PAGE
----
So far, we have looked only at existing templates. It's quite easy to create a new template, though. Simply go to the Template menu and click on New Template. You should see a screen that looks like the one shown in Figure 3, asking you to indicate the output channel and category to which your template should apply. Click on Next, and you are asked for the element type to which your template should apply.
The category-channel-element combination must be unique. You therefore can have multiple templates for an output channel, for a category or for a particular element. But for story elements in the Web output channel in the root (/) category, there can be only one template. If you try to violate this uniqueness constraint, Bricolage issues a warning, telling you that there already is a template for that combination. There are several solutions to this problem; one is to create a new element type, another is to create a new category and still another is to modify the existing template for that combination. The best course of action depends on your specific goals.
I'm going to create a new template for columns within the tofu category, which is represented as /tofu/column.mc in Bricolage. Once I click the Create button, I'm presented with an editing screen that allows me to create or modify my template. I'm going to make my template extremely simple:
<!-- Start "tofu/column" --> %# Display this story % $burner->display_pages('page'); <!-- End "tofu/column" -->
Notice how we put HTML comments around the definition. This makes it easier to debug the template when it is turned into HTML and sent to the user's browser. I can assure you from personal experience that the nested nature of Mason templates, especially with multiple autohandlers, can be maddening.
Once I select and deploy from the Check-In menu, and then click the Check-In button, my template is deployed. Any column with a category of tofu now is formatted with this template rather than the global, more general one for columns.
And, of course, if I want to go back and edit my template, I can do that in the way that we saw earlier—finding it, checking it out and editing it.
Bricolage, like any serious CMS, makes it easy to create a unified look and feel by using templates. Because Bricolage is based on standard open-source tools, such as mod_perl and Apache, it can take advantage of the existing templating systems for mod_perl, including HTML::Mason and the Template Toolkit. This month, we saw how we can create and modify templates associated with various element types and categories, giving us the flexibility we need to generalize a site's look and feel without being constrained.
The main source of information about Bricolage is the project's Web site, bricolage.cc. This site has pointers to downloadable source code (hosted at SourceForge), documentation and an instance of Bugzilla (bugzilla.bricolage.cc) for bug reports and feature requests.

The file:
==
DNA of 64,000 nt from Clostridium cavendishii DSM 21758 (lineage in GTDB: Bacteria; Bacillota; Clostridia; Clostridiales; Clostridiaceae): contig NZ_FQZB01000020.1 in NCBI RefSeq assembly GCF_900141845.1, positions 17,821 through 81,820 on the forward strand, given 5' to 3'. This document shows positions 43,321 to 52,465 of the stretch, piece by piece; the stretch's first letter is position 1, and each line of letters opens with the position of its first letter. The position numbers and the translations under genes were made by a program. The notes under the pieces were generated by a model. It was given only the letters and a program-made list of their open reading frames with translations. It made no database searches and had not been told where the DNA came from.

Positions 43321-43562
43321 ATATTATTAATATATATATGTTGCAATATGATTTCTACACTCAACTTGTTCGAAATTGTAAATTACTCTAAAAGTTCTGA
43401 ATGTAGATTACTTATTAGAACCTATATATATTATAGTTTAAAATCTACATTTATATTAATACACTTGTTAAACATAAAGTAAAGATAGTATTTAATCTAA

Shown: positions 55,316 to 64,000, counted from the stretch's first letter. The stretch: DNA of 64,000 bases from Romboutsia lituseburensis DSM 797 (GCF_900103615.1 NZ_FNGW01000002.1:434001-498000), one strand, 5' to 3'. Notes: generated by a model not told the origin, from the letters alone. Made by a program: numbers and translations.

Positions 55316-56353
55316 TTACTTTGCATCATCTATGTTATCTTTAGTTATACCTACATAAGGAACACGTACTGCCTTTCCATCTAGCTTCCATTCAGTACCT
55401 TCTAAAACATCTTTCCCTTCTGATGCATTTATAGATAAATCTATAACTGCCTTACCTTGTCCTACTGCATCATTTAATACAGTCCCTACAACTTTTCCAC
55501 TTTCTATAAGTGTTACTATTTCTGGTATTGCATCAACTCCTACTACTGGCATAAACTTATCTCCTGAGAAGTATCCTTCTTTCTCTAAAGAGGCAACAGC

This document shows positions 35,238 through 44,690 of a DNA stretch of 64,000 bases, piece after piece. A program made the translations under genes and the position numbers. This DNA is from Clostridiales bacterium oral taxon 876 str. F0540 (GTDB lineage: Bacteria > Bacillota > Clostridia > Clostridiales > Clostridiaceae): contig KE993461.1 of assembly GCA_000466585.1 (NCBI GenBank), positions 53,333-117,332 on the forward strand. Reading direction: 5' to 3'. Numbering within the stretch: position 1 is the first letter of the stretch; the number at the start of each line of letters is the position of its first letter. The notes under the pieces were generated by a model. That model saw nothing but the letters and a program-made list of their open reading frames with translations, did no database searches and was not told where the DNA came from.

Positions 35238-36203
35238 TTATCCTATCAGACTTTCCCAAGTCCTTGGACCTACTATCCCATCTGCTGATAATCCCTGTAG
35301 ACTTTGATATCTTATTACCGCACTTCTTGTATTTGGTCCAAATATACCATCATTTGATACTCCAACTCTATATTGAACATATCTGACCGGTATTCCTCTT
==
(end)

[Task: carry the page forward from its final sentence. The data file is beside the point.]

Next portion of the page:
SourceForge hosts several Bricolage mailing lists, in which the developers participate actively. If you have questions or want to learn about new releases, you can subscribe from the SourceForge page, sourceforge.net/projects/bricolage.
The Bricolage documentation generally is quite good, if technical. A more user-level introduction to the system was published by O'Reilly and Associates as an appendix to their recently published book about Mason. You can read that appendix on-line at www.masonbook.com/book/appendix-d.mhtml.
Reuven M. Lerner, a longtime consultant in Web/database programming, is now a graduate student in Learning Sciences at Northwestern University in Evanston, Illinois. You can reach him at firstname.lastname@example.org.
Practical Task Scheduling Deployment
July 20, 2016 12:00 pm CDT
One of the best things about the UNIX environment (aside from being stable and efficient) is the vast array of software tools available to help you do your job. Traditionally, a UNIX tool does only one thing, but does that one thing very well. For example, grep is very easy to use and can search vast amounts of data quickly. The find tool can find a particular file or files based on all kinds of criteria. It's pretty easy to string these tools together to build even more powerful tools, such as a tool that finds all of the .log files in the /home directory and searches each one for a particular entry. This erector-set mentality allows UNIX system administrators to seem to always have the right tool for the job.
Cron traditionally has been considered another such a tool for job scheduling, but is it enough? This webinar considers that very question. The first part builds on a previous Geek Guide, Beyond Cron, and briefly describes how to know when it might be time to consider upgrading your job scheduling infrastructure. The second part presents an actual planning and implementation framework.
Join Linux Journal's Mike Diehl and Pat Cameron of Help Systems.
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With all the industry talk about the benefits of Linux on Power and all the performance advantages offered by its open architecture, you may be considering a move in that direction. If you are thinking about analytics, big data and cloud computing, you would be right to evaluate Power. The idea of using commodity x86 hardware and replacing it every three years is an outdated cost model. It doesn’t consider the total cost of ownership, and it doesn’t consider the advantage of real processing power, high-availability and multithreading like a demon.
This ebook takes a look at some of the practical applications of the Linux on Power platform and ways you might bring all the performance power of this open architecture to bear for your organization. There are no smoke and mirrors here—just hard, cold, empirical evidence provided by independent sources. I also consider some innovative ways Linux on Power will be used in the future.Get the Guide